[0099] The laminated ceramic capacitors of samples 103 to 105, in which 7.0 wt % of hydrolyzed tributoxy aluminum, in the form of Al2O3, was adhered to 100 wt % of the conductive powder, were in the range of the present invention, and the reasons the laminated ceramic capacitors of samples 103 to 105 were in the range of the present invention were that although the relative dielectric constants thereof were 1,480 to 3,020, which were inferior to the relative dielectric constant of 2,140 of the laminated ceramic capacitor of comparative sample 107, and the mean times to failure by an accelerated life test were 18 to 26 hours, which were inferior to those of the laminated ceramic capacitors of samples 92, 93, 96, 97, 100 and 101 in the particularly preferable range of the present invention, the relative dielectric constants of the laminated ceramic capacitors of samples 103 to 105 were in the acceptable range as a laminated ceramic capacitor; the mean times to failure were sufficiently longer compared to a mean time to failure of 3 hours of the laminated ceramic capacitor of comparative sample 108; and the rates of occurrence of delamination were all 0%.

[0100] In contrast, in the laminated ceramic capacitors of comparative samples 106 to 108, having no hydrolyzed compound B adhered to the powdered Ni, the rates of occurrence of delamination were high, such as 59% to 100%, and the mean times to 1 failure were very short, such as up to 3 hours. In addition, since the laminated ceramic capacitor of sample 106 had a rate of occurrence of delamination of 100%, the relative dielectric constant and the mean time to failure could not be measured.

[0101] As has thus been described, the conductive paste of the present invention comprises a conductive powder primarily composed of Ni; an organic vehicle; a compound A which comprises at least one material selected from the group consisting of an organic acid metal salt, an organic metal complex salt and an alkoxide, and which comprises at least one element selected from the group consisting of Mg, Ca and Ba; and a hydrolyzed compound B containing at least one of Al and Si; wherein the hydrolyzed compound B is adhered to the surface of the conductive powder. Accordingly, for example, when the conductive paste of the present invention is used for forming internal electrodes for use in a laminated ceramic electronic component, a laminated ceramic electronic component can be produced having superior heat shock resistance and humidity loading resistance, and in which no delamination of the internal electrode occurs during a firing step.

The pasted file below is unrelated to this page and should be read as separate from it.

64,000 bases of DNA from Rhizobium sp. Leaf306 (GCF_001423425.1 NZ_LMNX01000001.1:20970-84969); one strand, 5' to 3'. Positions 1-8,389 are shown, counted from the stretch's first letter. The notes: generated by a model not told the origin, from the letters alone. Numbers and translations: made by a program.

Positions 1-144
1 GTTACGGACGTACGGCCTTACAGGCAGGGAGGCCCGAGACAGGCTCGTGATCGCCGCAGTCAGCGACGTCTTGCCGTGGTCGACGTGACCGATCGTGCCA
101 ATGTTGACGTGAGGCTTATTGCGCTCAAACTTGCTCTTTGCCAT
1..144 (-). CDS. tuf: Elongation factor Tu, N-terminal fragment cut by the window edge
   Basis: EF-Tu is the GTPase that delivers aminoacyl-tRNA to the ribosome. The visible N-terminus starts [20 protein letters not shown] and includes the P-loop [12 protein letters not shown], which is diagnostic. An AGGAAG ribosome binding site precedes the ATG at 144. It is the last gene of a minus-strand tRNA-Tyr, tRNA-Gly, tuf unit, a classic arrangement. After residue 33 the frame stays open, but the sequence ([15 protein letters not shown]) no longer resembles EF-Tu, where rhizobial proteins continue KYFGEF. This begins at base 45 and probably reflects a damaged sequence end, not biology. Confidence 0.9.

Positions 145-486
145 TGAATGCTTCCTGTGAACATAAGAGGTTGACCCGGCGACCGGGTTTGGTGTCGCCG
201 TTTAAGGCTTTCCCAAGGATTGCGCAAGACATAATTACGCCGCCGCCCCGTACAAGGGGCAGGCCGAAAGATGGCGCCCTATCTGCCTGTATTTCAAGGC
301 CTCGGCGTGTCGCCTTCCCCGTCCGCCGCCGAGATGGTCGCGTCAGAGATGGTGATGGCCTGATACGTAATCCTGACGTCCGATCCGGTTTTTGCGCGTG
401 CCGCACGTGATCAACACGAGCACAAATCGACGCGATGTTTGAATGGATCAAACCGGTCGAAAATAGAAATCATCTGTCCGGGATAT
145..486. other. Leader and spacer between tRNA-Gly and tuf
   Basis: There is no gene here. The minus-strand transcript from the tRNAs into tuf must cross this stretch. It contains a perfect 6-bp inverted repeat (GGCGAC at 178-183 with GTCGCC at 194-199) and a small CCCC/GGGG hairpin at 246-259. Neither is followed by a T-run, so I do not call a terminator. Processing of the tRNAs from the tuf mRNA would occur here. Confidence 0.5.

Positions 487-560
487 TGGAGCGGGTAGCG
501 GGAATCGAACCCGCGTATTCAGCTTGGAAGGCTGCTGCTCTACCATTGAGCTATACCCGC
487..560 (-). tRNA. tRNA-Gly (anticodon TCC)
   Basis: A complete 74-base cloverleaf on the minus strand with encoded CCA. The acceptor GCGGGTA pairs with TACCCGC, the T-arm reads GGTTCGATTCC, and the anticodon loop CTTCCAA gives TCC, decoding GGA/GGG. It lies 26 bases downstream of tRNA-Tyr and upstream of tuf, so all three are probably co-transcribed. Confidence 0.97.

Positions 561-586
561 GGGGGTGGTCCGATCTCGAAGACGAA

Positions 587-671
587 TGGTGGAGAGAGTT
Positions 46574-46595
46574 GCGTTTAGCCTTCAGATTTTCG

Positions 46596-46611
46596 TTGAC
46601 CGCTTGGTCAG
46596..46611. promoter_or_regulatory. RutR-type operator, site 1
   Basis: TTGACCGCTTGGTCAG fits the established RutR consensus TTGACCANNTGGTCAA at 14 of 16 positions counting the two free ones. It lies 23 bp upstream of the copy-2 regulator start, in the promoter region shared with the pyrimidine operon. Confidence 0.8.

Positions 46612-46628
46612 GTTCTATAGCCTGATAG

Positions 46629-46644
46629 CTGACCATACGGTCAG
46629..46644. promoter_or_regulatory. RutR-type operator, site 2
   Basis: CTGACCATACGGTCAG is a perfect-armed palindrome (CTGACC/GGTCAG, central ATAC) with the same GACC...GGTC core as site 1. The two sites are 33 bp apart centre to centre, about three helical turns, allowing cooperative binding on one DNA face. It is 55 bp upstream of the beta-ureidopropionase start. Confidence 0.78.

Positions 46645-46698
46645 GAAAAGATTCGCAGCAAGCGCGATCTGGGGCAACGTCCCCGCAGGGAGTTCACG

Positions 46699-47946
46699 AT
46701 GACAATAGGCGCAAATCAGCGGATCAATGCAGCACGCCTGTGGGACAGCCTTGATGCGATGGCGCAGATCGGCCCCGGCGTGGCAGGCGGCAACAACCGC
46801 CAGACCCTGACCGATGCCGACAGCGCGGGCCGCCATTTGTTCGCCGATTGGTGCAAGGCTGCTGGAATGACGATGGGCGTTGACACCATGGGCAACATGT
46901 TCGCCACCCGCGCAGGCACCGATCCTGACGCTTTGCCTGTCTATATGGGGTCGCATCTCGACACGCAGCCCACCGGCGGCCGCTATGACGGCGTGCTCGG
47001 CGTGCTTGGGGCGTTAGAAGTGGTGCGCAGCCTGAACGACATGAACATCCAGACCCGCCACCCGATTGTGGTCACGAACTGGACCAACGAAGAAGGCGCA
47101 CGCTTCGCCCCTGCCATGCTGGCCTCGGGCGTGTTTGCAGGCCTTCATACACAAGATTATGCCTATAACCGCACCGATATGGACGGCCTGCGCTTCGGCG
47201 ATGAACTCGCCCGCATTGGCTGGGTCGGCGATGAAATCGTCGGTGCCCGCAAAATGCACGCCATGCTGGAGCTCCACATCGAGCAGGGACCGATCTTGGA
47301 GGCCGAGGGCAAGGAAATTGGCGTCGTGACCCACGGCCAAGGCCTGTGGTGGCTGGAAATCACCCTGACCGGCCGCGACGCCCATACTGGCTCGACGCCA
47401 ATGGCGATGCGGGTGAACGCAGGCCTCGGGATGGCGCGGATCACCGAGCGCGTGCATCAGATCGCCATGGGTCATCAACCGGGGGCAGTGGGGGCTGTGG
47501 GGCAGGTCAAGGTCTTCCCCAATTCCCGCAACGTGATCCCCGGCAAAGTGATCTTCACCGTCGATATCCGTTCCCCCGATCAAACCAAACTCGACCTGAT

[0102] In addition, the conductive paste of the present invention comprises a conductive powder primarily composed of Ni; an organic vehicle; a compound A which comprises at least one material selected from the group consisting of an organic acid metal salt, an organic metal complex salt and an alkoxide, and which comprises at least one selected from the group consisting of Mg, Ca and Ba; and a hydrolyzed compound B containing at least one of Al and Si; wherein the compound A and the hydrolyzed compound B are adhered to the surface of the conductive powder. Accordingly, for example, when the conductive paste of the present invention is used for forming internal electrodes for use in a laminated ceramic electronic component, a laminated ceramic electronic component can be produced having superior heat shock resistance and humidity loading resistance, and in which no delamination of the internal electrode occurs during a firing step.

[0103] Furthermore, by using Ni as a primary component of the conductive powder, a cost reduction of the laminated ceramic electronic component can be accomplished, and the trends toward thinner ceramic layer and an increased number thereof can also be achieved.

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Classifications
U.S. Classification148/23
International ClassificationH01G4/12, H01B1/22, H05K1/09, H01G4/008, H01G4/30
Cooperative ClassificationH05K1/092, H01G4/0085
European ClassificationH01G4/008F